We’ve heard great things about your script ‘Bible Con’ and would love to read it – we’re always interested in finding new material to produce and discovering new voices to work with.

Who knows if they heard anything at all, but it’s a classy touch to put my name and the script’s name in there.

I’ve also gotten an e-mail that I have yet to respond to because I can’t find any reputable info on the company and their contract makes me nervous.  Has anyone heard anything on Abbot Management?

Hey Ashley F. Miller,

Congratulations on being a Semifinalist in 2009 Nicholl Fellowships.  As you know, this is quite an accomplishment.

My name is Tim Lambert and I am writing from Abbot Management, a Literary Management company.

It is our hope that if you do not already have representation that you will send us ‘Bible Con or another one of your scripts via our submission form.

We offer traditional representation and are also launching our “Buyers Login” which is further discussed on our website.

We never charge a writer a penny unless we are 100% directly responsible for the sale and welcome all of our writers to pursue alternate routes of selling their material. We also share our coverage with the screenwriter free of cost regardless of our decision.

If you decide to submit, please let me know so I can skip the queue and move your material directly into the needing coverage basket.

Good and Bad; They want to read my script, hopefully I won’t vomit!

1. Email from very legitimate and known lit management company:

Congrats on placing in the Semi’s of the Nicholl Fellowship! I’ve actually judged plenty of screenplay contest before so just placing in the semis is a wonderful accomplishment, so again, congrats!!!

I’m a literary manager at *** we rep some of the hottest up and coming screenwriters and directors and I’d love to read your screenplay!

If you could email me a PDF, I’d love a chance to read your material!

2. E-mail from Legitimate Production Company

Thank you for submitting your script. We would like to read your screenplay. You can e-mail us a PDF or Final Draft file if you’d like.

My name is ***. I work with Producer *** who has a first-look deal at Warner Bros. And I also co-founded a company called *** Productions. ***’ has done various web-series and commercials. *** recently got private funding to make our first feature film. Thus, we are on the search for an undiscovered script that is affordable and marketable.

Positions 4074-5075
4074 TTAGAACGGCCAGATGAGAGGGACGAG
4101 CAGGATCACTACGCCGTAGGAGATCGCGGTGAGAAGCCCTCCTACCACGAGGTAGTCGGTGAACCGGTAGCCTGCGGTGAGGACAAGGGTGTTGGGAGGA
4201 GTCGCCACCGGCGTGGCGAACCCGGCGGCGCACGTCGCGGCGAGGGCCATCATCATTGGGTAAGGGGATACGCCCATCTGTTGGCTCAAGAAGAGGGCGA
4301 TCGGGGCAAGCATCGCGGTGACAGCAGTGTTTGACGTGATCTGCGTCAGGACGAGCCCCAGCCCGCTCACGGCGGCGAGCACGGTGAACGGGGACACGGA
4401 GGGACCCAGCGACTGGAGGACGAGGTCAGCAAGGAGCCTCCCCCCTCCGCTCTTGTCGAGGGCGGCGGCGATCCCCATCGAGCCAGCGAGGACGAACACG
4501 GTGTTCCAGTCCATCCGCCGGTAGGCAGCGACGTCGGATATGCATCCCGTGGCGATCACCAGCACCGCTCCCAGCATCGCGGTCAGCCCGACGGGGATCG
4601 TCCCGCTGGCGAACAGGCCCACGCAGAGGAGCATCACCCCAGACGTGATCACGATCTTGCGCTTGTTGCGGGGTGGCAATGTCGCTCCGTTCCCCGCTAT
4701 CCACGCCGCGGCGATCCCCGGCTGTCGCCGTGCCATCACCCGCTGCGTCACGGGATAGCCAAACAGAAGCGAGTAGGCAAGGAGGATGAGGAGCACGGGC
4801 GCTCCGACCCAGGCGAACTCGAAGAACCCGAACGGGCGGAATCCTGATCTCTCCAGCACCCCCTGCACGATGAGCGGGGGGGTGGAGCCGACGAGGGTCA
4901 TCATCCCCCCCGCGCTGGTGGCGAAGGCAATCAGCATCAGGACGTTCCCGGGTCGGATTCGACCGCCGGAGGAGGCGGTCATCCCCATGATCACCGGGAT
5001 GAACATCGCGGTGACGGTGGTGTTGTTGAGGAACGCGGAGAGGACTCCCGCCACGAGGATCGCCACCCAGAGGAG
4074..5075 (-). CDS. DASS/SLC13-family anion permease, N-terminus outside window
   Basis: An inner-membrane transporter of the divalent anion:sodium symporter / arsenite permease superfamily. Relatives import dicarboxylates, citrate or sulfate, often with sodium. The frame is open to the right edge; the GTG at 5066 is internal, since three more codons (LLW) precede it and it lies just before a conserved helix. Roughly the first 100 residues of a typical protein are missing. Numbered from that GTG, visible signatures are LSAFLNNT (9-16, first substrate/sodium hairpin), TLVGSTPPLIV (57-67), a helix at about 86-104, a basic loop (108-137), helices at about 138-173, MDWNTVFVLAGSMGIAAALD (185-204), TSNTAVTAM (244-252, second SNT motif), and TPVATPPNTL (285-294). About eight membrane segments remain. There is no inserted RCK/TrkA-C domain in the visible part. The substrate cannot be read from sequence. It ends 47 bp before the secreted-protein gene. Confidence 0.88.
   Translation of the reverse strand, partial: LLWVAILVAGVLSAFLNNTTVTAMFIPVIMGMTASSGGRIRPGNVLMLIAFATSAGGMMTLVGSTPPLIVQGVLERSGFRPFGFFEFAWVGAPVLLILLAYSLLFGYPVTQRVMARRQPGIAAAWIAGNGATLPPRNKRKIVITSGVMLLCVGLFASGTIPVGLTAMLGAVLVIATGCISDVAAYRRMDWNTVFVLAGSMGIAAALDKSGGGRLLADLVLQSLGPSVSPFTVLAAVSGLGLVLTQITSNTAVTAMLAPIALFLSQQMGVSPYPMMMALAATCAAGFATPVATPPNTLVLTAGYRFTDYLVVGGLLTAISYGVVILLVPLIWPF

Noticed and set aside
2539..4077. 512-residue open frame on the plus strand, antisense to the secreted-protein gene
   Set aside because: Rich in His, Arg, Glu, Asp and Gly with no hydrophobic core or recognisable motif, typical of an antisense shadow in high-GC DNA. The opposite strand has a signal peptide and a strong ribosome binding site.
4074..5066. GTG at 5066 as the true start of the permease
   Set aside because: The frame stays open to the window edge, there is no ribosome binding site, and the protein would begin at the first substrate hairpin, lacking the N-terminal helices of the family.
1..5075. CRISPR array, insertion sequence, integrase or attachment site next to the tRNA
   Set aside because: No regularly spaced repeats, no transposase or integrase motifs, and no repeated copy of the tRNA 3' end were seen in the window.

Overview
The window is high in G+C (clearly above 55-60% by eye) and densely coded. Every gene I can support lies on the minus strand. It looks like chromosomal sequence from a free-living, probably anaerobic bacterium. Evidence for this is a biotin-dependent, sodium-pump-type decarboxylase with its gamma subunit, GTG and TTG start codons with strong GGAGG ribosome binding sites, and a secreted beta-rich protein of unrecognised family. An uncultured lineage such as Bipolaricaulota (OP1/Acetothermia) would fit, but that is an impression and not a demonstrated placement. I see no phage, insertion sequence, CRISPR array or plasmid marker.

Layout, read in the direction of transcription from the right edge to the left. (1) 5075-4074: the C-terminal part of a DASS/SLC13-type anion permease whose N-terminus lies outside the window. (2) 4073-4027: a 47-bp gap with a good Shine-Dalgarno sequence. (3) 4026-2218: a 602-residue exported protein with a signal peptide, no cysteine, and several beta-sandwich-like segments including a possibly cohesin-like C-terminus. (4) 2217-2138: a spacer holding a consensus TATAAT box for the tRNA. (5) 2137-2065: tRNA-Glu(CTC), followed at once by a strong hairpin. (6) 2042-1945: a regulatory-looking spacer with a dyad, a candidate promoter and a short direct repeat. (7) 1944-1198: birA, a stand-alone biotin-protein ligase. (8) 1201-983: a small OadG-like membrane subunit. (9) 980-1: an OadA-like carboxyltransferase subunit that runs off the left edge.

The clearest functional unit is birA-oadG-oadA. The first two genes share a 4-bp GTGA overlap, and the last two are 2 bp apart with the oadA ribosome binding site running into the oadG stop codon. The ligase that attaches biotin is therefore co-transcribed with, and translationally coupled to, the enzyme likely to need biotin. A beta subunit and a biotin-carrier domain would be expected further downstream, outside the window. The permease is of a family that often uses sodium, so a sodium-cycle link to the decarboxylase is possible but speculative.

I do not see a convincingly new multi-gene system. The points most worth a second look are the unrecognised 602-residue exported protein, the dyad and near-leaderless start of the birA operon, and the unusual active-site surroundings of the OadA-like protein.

We understand the time and hard work that goes into writing a screenplay and only hold the up-most respect for writers. Thank you for being open to share your story with us.

3. Email from production company I’ve actually heard of and didn’t have to google:

Congrats on your success in the Nicholl Fellowship!  I am travelling , but I work at *** Entertainment, a management and production company in Beverly Hills.  I’d love to take a look at your script and will try and respond as quickly as possible .  Please include a logline.

1. Nausea. Even though I finished the course of Antibiotics days ago, I’m nauseous all the time. I got caught in Dodgers traffic last night and the stop and go… Yeah, when traffic makes you vomit, you gotta reconsider the wisdom of life in LA.

2.a. The Internet is Filled with Assholes. I am implementing a new policy on my site which is that if you say something off-topic and/or stupidly mean and confrontational, I’m just going to delete the comment. Trolls are mildly entertaining, but not worth the effort. And if you really want to post something I imagine you can make sure it’s within the bounds of civilized discourse. (Exceptions obviously made for things I think are really funny.)  But this means no more people saying that gays are gross and no more people leaving vaguely threatening comments on unrelated posts.

2.b. The Internet is Filled with Assholes. Once my 30 days on this script are up, I don’t know that I’m going to use Zoetrope again. The community has a lot of good things, and I’ve certainly gotten some useful thoughts, but it’s probably best for people who don’t mind others being really confrontational and juvenile. (“You’re really immature, nener nener nener.” “Insert video of a clapping seal.” No really.)  Every thread on their discussion board devolves into name calling and even the private messages involve people being just as hateful as they are helpful.  “Sorry, I read a few pages and I was bored so I stopped.  Good luck.”  Yeah, I’d pretty much rather get advice from people who don’t have the internet to anonymize their asshattery.